When? 1996 | What’s it rated? R | Where’s it available? Netflix, DVD.
It didn’t take long after the reality of Donald Trump’s election to the nation’s highest office set in that calls for California to break away from the Union started.
It was almost immediate. Even today, a group dead set on separating the “left coast” from the rest of the country are fully behind “Calexit,” going as far as trying to get a secession measure on the ballot by 2018.
To call the move a long shot is generous at best, but the election of a reality TV star as president, the possibility of mass deportations, Muslim immigrant registries, and massive border walls are blotting out the chillaxed rays of California sunshine and breaking the wall between reality and dystopian science fiction, so can you really blame them?
- PHOTO COURTESY OF PARAMOUNT PICTURES
- SURF’S UP: 'Escape from L.A.' is nowhere near as good as its predecessor, but worth a watch for those considering a jump onto the “Calexit” bandwagon.
The 1996 science fiction/action flick Escape from L.A. takes a stab at what a “Calexit” might look like, albeit an involuntary one. The film is a sequel to famed director John Carpenter’s more successful (and much better) 1981 film Escape from New York.
The movie takes places in a dystopian America, where a massive earthquake caused part of our great Golden State to literally split off from the rest of the country, creating an island that extends “from Malibu to Anaheim.” This is convenient for America’s “president for life” (played by Cliff Robertson), an ultra-conservative Christian fundamentalist who has passed a number of restrictive moral laws, including banning tobacco, booze, recreational drugs, red meat, firearms, profanity, atheism, freedom of religion, and extra-marital sex. People who violate those laws are stripped of their citizenship and shipped off to the Los Angeles Island, a lawless hellhole now ruled by murderous gangs.
The movie’s overarching plot is very similar to its predecessor, with the iconic badass anti-hero hero Snake Plisskin (Kurt Russell) dropped into the fray on the island to retrieve the president’s daughter. In this case, she’s stolen a powerful satellite doomsday weapon and run off with Cuervo Jones, a wannabe Che Guevara-style revolutionary who plans to use it to hold the rest of the nation hostage.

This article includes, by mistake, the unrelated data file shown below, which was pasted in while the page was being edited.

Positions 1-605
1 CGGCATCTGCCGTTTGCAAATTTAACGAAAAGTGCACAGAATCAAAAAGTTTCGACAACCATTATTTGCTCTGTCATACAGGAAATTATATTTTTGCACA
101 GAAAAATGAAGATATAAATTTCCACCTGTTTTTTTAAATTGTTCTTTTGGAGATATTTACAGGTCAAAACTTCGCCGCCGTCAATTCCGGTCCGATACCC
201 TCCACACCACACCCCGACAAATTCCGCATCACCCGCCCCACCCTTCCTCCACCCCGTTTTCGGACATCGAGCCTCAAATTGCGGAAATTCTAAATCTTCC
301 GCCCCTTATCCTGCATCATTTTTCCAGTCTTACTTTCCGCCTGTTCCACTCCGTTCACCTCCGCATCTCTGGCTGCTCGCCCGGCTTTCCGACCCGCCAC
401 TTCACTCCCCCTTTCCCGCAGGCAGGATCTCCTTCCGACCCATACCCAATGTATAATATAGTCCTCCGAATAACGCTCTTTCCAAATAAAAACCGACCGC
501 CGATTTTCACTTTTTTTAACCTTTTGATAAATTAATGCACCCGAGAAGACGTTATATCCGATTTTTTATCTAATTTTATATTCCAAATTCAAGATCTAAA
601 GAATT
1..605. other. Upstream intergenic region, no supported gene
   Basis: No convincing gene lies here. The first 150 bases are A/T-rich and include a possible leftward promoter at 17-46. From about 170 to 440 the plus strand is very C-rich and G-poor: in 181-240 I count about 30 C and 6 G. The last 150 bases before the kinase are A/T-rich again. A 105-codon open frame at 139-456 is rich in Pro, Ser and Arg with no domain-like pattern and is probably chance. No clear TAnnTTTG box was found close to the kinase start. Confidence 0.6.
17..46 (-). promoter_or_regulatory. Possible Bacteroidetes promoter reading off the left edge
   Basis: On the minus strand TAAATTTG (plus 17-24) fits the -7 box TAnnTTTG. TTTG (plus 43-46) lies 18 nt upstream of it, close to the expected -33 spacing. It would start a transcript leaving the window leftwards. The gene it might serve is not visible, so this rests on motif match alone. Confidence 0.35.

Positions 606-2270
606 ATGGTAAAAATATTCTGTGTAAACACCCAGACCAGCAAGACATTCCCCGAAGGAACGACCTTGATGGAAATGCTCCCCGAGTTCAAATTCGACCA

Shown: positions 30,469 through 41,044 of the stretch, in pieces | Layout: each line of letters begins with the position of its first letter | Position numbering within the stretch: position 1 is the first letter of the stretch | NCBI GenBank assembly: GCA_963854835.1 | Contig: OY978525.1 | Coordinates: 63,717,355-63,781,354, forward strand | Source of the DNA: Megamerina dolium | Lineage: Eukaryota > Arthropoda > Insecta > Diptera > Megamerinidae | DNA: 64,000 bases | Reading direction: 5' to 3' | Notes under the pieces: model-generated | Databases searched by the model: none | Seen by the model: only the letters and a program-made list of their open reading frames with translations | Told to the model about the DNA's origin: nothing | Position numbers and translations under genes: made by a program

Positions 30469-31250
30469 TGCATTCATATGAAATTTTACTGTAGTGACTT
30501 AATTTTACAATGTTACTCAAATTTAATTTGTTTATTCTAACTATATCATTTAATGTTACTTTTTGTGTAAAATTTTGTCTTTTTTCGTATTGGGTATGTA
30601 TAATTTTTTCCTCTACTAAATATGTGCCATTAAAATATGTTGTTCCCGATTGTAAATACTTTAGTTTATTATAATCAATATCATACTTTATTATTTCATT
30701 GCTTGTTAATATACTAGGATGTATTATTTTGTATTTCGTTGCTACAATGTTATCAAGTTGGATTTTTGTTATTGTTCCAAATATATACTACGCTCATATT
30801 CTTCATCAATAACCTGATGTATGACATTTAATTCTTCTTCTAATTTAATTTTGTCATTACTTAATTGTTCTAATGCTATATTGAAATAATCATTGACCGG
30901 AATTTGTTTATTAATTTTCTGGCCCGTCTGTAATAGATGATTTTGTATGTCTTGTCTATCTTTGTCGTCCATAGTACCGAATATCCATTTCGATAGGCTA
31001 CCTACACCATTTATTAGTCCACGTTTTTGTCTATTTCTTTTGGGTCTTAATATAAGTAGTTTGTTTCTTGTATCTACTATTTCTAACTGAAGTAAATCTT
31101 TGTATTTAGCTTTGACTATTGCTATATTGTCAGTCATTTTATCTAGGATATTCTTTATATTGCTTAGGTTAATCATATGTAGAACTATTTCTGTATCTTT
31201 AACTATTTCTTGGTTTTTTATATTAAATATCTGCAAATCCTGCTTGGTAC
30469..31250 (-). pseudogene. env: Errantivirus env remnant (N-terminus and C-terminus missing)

Let’s be clear, Escape from L.A. isn’t a good movie. While it’s got enough gun play, fights, explosions, and general action to keep you watching, the plot is filled with heavy-handed and unbearable social commentary that tries to be both darkly comical and seriously somber. As you watch Snake listen to the plight of the poor immigrants deported to the island in one scene, then see him taking on a murderous plastic surgeon and gang boss (played by Bruce Campbell) or surfing down Sunset Boulevard on a tidal wave, the cognitive dissonance makes it hard to sit back and take the film in, leaving you spending most of the movie wishing you were watching the gritty 1981 original.
But the clumsy, nail-on-the-head political themes of the film, which constantly crosses the line into goofy over-the-top territory, still has some resonance, especially after the surreal 2016 election campaign and its outcome. We might once look at a character like the president in Escape from L.A. as cartoonish in his views and policies, but they now seem far closer to real life than is comfortable. What was escapism now appears more like eerie prophecy. With that line blurred, is it any wonder so many Californians might now escape into a secessionist fantasy, which is only slightly less silly than the plot of a middling sequel like Escape from L.A.?
Sure, more cerebral dystopian films like Dark City, Akria, and Blade Runner offer startling visions of what could be, but really, what’s scarier than being forced to live through a cheesy box office sci-fi flop? (101 min.)